|Newman Inducted Into Kansas State Ring of Honor
Kansas City Star
Sept 1, 2008
If Jon McGraw's injury one week before Kansas State's 1998 season opener against Indiana State had beenmore severe, Terence Newman could have been the Witnldcats' starting free safety.
|Photo Courtesy of DallasCowboys.com
Newman, back at K-State as an inductee for today's Ring of Honor ceremony, shuddered at the thought Friday, even though what he was then a 155-pound freshman more accomplished in track is eons from where he is now a Pro Bowl cornerback who signed a six-year, $50.2 million extension in May with the Dallas Cowboys.
Ten years might have passed, but his feelings haven't changed.
"(Defensive coordinator Mike) Stoops and (defensive assistant coach Brent) Venables said, 'You might play' and I'm nervous as all can be. I'm like, 'Jon, you have to get healthy.' I was playing good in practice, but that's not games," Newman said.
McGraw recovered and helped guide the Wildcats to a perfect 11-0 record in the regular season, including a No. 1 ranking in the ESPN/USA Today coaches' poll during Nov. 8-29. Newman, to his relief, never got on the field, was redshirted and moved to cornerback.
Today, the 1998 team will be recognized at halftime of K-State's season opener against North Texas. Three of those Wildcats linebacker Mark Simoneau, kicker Martin Gramatica and punt returner David Allen will join Newman in the Ring of Honor.
"Anytime as an athlete you can be inducted into any Hall of Fame or anything of that nature, it's a great honor," said Allen, who returned punts for touchdowns in an NCAA-record three consecutive games in 1998.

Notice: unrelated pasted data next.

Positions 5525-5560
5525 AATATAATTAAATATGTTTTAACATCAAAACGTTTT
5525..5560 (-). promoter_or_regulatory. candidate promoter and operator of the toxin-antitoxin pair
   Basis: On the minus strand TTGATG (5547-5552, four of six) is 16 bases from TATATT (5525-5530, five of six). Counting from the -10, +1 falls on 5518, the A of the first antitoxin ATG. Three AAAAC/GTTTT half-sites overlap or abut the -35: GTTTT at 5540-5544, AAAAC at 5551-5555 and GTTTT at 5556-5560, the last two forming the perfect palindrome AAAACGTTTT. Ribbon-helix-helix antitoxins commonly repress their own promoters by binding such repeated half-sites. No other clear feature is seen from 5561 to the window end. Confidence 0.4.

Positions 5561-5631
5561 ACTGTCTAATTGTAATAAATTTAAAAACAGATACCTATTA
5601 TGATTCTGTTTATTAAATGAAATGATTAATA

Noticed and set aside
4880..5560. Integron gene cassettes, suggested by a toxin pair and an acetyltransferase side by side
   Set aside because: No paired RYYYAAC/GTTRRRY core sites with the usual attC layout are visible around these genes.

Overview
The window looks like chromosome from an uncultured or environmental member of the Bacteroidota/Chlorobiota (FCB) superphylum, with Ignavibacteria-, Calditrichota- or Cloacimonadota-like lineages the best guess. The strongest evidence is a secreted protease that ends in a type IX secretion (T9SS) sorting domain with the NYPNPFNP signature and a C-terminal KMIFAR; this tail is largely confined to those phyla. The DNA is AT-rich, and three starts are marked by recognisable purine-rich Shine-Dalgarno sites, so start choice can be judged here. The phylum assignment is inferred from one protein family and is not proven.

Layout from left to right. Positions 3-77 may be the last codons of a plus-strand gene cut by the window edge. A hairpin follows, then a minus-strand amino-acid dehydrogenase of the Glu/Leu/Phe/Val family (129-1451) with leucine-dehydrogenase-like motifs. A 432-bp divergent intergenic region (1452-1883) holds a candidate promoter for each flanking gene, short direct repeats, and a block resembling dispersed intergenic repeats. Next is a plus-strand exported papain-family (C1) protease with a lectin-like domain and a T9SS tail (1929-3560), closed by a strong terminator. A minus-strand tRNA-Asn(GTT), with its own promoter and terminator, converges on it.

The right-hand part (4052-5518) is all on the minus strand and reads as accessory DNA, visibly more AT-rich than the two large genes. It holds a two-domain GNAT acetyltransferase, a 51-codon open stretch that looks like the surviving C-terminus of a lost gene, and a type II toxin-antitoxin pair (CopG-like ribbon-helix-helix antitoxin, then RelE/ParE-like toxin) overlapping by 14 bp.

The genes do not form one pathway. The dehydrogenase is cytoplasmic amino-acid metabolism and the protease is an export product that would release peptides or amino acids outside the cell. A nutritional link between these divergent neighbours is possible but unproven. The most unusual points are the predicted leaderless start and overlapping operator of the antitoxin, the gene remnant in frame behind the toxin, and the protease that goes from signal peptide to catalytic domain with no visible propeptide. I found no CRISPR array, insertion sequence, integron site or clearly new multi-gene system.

"Only a select few get that opportunity. To be in a small elite group like that, it's forever. Nobody can take that down unless they tear down the stadium.
"To have my name with Terence, Mark and Martin, and the guys that are already on there, its a great honor."
Three of them Gramatica was delayed and not available at a Friday news conference spoke about the family atmosphere Bill Snyder cultivated, about how important it was. They spoke proudly of how they still follow the Wildcats, no matter whether it's from New Orleans (Simoneau and Gramatica play for the Saints), Dallas or Arizona, where Allen works in medical sales.
"I'm really, really excited about going to the game (today)," Simoneau said.
They were eager to soak in the experience again, beginning with mingling with some of the current players. Josh Freeman said he couldn't wait to meet all of the former players. Ian Campbell, gunning for a third All-Big 12 selection, wanted to trade secrets with Simoneau, a first-team honoree during 1997-99, and Deon Murphy was interested in chatting with Allen, who gave Murphy his blessing to break his return records.
"It's family," Allen said.
But when you haven't been home often in 10 years, sometimes the landscape is different. The facilities, deemed by some as middle of the pack in the Big 12, are luxurious by 1998 standards. The coaches' offices, the locker room, the players' lounge, the training room, the equipment room, the suites ...
Allen shook his head in mock disbelief. Newman covered for his former teammate, though.
"I try to admire all of the facilities they have here, especially since we didn't have anything close to this," Newman said. "... We were partly responsible for some of the things they have now. When we were here, we had a great facility. The guys before us were responsible for that.
It's one of those things where you keep building it up.
"The more teams can stay consistent, the better team youll be and the nicer things you'll get."
Such as, maybe, an undefeated regular season. Or even induction into the Ring of Honor ...